What is the government's Plan B for Covid this winter?
- Credit: PA
As the number of Covid cases continue to rise, the UK government has devised a plan of action in a bid to curb the spread of the virus.
With more than 40,000 daily cases in the UK, health secretary Sajid Javid has warned that the number of infections could hit 100,000 a day.
The government has established a plan for meeting the challenge of Covid head-on over the winter and has confirmed that restrictions will only be reintroduced if the National Health Service (NHS) comes under "unsustainable pressure".
Mr Javid told a Downing Street news conference: "If not enough people get their booster jabs, if not enough of those people that were eligible for the original offer don't come forward and if people don't wear masks when they really should in a crowded place and don't wash their hands then it's going to hit us all.
"It would make it more likely that we're going to have more restrictions."
What is the Winter Covid Plan A?
After all restrictions were lifted on July 19, the government said it would be putting its trust in the vaccination programme.
- 1 'Red herrings' need to be ignored for Portishead Railway scheme
- 2 'I walked into a full-blown argument': Estate agent considering valuation charge for DIVORCING COUPLES
- 3 Fatal collision in Clevedon leaves man in his 70s dead
- 4 Festival date change due to Queen's platinum jubilee celebrations
- 5 Support for people with hidden disabilities living in North Somerset
- 6 Meet Clevedon's newest children's author
- 7 Santa routes for towns this December are revealed
- 8 Wurzels return to Cadbury House for pre-Christmas West Country knees up
- 9 Art gallery to host 'Clevedon artist of the year'
- 10 Portishead Players ready for Christmas show
However, with cases on the rise and winter on the horizon, the government has devised its Autumn and Winter Response Plan.
In a bid to sustain the progress made and prevent the NHS from being overwhelmed, the government will:
- Build its defences through pharmaceutical interventions: vaccines, antivirals and disease modifying therapeutics
- Identify and isolate positive cases to limit transmission: Test, Trace and Isolate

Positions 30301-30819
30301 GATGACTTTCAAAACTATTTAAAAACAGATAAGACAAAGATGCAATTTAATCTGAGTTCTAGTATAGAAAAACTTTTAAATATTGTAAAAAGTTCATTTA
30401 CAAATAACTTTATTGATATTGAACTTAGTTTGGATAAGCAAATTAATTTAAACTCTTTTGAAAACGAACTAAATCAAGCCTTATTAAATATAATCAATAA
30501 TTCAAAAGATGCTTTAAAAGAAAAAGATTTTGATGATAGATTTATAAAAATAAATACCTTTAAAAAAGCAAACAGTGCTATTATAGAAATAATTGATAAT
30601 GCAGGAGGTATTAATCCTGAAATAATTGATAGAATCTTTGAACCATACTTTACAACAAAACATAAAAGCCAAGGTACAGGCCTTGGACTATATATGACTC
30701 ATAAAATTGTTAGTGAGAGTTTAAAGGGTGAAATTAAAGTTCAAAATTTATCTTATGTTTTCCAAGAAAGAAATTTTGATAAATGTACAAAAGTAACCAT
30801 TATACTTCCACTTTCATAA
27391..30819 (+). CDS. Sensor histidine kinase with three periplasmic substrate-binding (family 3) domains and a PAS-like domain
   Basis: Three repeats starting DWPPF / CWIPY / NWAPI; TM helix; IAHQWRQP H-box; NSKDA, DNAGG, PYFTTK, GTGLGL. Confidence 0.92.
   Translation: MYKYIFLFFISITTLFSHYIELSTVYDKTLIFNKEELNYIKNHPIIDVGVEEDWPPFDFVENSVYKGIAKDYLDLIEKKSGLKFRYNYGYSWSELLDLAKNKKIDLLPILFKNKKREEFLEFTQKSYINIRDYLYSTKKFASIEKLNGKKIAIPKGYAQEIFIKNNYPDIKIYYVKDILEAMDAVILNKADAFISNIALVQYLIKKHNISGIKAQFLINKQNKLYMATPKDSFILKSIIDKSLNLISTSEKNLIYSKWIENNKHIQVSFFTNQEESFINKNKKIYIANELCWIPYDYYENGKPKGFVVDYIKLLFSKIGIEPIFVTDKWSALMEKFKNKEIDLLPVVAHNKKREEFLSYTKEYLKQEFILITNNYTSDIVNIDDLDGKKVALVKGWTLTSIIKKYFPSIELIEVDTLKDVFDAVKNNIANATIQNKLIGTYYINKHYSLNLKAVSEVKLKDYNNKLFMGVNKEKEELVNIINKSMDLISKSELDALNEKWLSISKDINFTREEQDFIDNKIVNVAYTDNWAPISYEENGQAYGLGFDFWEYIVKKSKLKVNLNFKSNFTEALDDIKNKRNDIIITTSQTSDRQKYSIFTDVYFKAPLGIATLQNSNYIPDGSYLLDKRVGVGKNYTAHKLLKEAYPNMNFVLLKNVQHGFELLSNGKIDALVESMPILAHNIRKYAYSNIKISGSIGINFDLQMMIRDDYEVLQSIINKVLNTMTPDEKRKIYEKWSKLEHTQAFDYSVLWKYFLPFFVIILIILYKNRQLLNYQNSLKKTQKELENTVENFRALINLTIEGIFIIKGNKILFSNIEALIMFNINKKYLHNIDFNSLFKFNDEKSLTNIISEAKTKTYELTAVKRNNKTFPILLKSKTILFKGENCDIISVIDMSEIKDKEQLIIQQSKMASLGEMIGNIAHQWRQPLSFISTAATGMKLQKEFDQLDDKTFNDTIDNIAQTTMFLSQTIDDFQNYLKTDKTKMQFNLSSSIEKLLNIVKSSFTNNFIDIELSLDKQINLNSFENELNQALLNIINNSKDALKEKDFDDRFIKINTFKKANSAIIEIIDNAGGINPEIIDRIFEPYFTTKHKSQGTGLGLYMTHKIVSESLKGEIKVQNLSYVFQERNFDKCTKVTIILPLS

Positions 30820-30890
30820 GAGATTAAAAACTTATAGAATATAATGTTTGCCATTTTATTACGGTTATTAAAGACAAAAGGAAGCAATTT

- Support the NHS and social care: managing pressures and recovering services
- Advise people on how to protect themselves and others: clear guidance and communications
- Pursue an international approach: helping to vaccinate the world and managing risks at the border.
Under Plan A, people can mix as normal without any restrictions.
What's Plan B?
If the data begins to suggest that the NHS will come under unsustainable pressure, the government will seek to control the transmission of the virus while minimising economic and social impacts.
Due to the success of the vaccination programme, the government hopes to handle a further resurgence with less damaging measures than the lockdowns and economic and social restrictions deployed in the past.
Under Plan B, the government will:
- Communicate clearly and urgently to the public that the level of risk has increased, and with it the need to behave more cautiously
- Introduce mandatory vaccine-only COVID-status certification in certain settings
- Legally mandate face coverings in certain settings
The government would also consider asking people once again to work from home if they can, for a limited period.
Does Plan B mean a lockdown?
No. The government has consistently said it has no plans for another lockdown.
Plan B would only bring England in line with the current measures of the other countries in the UK - Scotland, Wales and Northern Ireland.
The UK government strongly believes in the strength of the vaccination programme and instead believes that small changes could have a big impact.
Does a Plan C exist?
According to The Telegraph, a Plan C is being considered and has been discussed in parliament should Covid infections get even worse.
However, there are currently no details.